"Seb has had rather a lot to focus on in the past few years," said fellow-trustee Rakesh Patel yesterday. The charity was established in 2006, before London won the Olympic bid and before Coe became chair of the organising committee. "He has been unable to focus on the foundation because of the Olympics," said Patel, pointing out: "Its sole income is Lord's Coe's own personal money, from public-speaking engagements – not donations."

He said the future direction of the charity is on their agenda.

We – and DSC – would do better to focus on the government's millions. The fact is they make a fortune from sport and recreation. Annual UK sport spending is £17bn – almost double the cost of the 2012 Olympics. The annual VAT revenue on that alone would pay for 30 arenas like Glasgow's new indoor facility. Indeed, sport VAT revenue will pay the whole 2012 cost in less than three years.

In government terms, £425m is chickenfeed. It ill behooves expense-fiddling public servants to divert money we have contributed (on which tax has already been paid) from the lottery. Especially after the promises of recompense.

DSC claims that central government sport expenditure has fallen are flatly denied by both UKS and DCMS – not altogether convincingly, given the weight of evidence.

A DCMS spokesman insisted last night that the government's lottery reforms: "more than offset the reduction in Exchequer funding for sport that was needed to help reduce the deficit . . . an extra £500m of lottery cash will go into the sector – both grassroots and the elite – over the next five years."

DCMS confirm an unspent contingency of £377m will stay with the Exchequer, but acknowledge lottery distributors are entitled to: "£675m in receipts from the sale of the land on the Olympic Park, over £69m from the Olympic village sale, while any funds remaining in the Olympic Lottery Distribution Fund after the Games will also go to them."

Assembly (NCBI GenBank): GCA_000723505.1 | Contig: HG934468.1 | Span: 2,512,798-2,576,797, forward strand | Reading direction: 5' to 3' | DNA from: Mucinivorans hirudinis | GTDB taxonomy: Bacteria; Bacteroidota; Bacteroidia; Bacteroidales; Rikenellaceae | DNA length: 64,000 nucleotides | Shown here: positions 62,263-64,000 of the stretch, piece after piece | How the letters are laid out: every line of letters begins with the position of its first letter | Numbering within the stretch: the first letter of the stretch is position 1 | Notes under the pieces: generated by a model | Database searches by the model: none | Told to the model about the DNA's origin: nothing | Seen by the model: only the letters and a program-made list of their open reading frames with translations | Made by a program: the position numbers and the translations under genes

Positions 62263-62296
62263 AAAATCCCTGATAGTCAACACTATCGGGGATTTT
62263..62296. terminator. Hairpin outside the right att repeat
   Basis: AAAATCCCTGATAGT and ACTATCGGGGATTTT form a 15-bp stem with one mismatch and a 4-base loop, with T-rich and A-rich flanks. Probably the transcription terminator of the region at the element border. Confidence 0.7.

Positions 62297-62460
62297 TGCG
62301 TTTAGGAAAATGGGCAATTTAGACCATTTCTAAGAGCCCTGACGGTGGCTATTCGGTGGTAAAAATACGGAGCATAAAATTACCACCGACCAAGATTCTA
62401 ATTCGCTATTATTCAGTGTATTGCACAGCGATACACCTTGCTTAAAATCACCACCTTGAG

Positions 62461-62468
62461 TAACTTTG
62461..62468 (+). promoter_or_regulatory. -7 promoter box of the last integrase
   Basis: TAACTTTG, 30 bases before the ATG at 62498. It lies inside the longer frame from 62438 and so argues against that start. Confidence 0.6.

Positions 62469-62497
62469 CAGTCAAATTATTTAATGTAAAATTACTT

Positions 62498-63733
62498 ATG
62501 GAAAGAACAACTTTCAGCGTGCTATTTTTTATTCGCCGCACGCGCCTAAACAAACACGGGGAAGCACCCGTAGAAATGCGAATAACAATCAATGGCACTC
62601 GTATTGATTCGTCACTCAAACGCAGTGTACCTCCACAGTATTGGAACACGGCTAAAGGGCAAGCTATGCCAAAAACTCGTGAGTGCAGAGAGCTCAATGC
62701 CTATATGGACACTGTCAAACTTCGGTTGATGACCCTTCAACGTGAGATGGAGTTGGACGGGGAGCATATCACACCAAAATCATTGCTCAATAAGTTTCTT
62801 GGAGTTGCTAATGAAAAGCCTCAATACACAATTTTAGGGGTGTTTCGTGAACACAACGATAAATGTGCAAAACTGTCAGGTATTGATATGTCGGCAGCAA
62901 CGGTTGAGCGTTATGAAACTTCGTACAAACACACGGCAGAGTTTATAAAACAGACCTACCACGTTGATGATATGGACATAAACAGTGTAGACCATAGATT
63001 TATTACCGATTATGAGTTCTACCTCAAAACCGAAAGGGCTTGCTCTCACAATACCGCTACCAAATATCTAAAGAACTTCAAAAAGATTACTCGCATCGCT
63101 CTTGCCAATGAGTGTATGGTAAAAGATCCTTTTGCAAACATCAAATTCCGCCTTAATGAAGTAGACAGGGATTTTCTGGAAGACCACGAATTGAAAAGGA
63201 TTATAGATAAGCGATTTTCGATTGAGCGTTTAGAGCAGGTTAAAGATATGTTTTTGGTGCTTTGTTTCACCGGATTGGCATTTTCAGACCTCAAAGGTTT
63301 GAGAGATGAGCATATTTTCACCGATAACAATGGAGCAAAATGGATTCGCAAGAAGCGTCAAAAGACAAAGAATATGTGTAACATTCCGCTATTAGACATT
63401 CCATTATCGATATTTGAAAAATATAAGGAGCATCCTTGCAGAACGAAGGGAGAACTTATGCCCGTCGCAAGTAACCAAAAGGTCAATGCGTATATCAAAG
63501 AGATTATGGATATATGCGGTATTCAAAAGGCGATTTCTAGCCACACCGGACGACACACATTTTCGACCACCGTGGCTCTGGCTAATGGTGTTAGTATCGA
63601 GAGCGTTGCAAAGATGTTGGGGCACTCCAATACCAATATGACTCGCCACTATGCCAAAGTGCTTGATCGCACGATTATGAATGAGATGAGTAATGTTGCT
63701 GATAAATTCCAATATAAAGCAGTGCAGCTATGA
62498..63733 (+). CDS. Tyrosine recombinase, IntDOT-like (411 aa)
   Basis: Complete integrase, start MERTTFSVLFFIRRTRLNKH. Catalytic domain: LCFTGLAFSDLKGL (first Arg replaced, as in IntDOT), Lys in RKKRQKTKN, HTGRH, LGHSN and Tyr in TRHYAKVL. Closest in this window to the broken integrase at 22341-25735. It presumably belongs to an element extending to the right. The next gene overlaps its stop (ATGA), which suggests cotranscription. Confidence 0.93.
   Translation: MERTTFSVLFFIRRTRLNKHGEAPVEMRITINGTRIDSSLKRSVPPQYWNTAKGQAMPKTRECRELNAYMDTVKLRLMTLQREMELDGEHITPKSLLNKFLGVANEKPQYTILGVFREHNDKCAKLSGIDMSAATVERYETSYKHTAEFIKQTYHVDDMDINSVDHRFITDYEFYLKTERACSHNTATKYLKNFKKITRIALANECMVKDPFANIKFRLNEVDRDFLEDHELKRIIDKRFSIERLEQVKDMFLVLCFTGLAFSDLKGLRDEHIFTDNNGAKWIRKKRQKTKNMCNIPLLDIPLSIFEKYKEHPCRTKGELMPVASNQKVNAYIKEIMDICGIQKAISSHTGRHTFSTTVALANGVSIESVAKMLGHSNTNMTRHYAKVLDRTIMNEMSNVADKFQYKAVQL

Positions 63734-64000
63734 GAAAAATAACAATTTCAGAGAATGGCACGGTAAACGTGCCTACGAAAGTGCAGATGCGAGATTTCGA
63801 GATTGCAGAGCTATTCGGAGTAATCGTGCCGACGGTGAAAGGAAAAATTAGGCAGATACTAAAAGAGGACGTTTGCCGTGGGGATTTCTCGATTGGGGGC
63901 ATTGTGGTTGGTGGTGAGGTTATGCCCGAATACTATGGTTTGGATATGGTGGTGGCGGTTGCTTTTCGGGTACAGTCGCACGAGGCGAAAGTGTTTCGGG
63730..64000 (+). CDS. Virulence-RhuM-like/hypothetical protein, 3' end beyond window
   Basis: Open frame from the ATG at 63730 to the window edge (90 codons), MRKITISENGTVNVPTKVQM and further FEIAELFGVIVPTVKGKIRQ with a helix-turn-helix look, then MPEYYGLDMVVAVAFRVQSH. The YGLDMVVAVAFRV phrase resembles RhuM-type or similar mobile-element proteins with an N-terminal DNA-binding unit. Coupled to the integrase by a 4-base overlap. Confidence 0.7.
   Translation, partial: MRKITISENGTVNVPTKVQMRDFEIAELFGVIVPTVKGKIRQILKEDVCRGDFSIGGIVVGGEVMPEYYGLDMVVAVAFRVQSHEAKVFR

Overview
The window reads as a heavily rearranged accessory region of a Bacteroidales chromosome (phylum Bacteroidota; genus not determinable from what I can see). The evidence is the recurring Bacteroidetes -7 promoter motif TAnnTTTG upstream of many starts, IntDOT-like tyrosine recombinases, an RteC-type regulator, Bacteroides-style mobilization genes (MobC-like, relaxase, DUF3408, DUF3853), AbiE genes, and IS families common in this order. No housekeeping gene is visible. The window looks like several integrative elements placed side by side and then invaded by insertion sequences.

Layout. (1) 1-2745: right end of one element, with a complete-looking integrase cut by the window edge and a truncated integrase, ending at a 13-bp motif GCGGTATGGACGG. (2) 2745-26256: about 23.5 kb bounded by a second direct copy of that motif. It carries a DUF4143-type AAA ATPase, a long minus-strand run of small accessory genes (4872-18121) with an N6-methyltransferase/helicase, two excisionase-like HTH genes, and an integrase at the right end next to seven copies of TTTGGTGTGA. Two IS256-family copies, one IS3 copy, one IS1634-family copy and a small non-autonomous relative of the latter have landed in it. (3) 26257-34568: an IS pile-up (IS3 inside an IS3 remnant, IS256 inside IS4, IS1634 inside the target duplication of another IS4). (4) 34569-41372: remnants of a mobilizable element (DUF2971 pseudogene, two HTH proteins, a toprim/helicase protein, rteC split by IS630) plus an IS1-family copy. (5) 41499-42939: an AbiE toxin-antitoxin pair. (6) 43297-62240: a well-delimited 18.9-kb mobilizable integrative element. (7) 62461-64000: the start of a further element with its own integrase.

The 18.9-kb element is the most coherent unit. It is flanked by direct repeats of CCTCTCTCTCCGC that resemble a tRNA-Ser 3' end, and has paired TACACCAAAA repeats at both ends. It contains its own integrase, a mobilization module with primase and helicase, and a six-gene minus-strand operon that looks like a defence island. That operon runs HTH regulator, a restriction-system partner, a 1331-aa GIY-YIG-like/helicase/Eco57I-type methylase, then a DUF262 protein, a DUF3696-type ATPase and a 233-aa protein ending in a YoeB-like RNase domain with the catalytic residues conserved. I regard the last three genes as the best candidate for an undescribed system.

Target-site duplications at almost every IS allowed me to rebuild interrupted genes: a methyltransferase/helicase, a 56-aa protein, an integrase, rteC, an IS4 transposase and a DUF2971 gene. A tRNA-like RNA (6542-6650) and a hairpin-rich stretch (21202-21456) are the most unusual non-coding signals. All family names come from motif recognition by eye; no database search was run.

However, the government timescale for this is by 2031. Sport, and charities, need this money now. They're sceptical of promises kept by any government two decades from now, never mind how much £675m might be then worth.

And another thing . . .

The identity crisis which has dogged Scotland's former world squash champion Peter Nicol continues, apparently.

Inverurie-born Nicol, who surrendered Scottish allegiance after discovering he would be better resourced if he were representing England, has just been elected honorary president of England Squash & Racketball at 39.

Nicol wore the kilt and was piped on court when he won Commonwealth gold for Scotland in Kuala Lumpur in 1998. He won the world title the following year, but in 2001 switched to England, claiming there was insufficient support from the Scottish governing body.

"I'm confident that we can continue to grow the game and excel on the world stage," said Nicol on his new appointment. We trust he will be closely observed to ensure he doesn't attempt to "grow" it by offering English shillings to his former compatriots.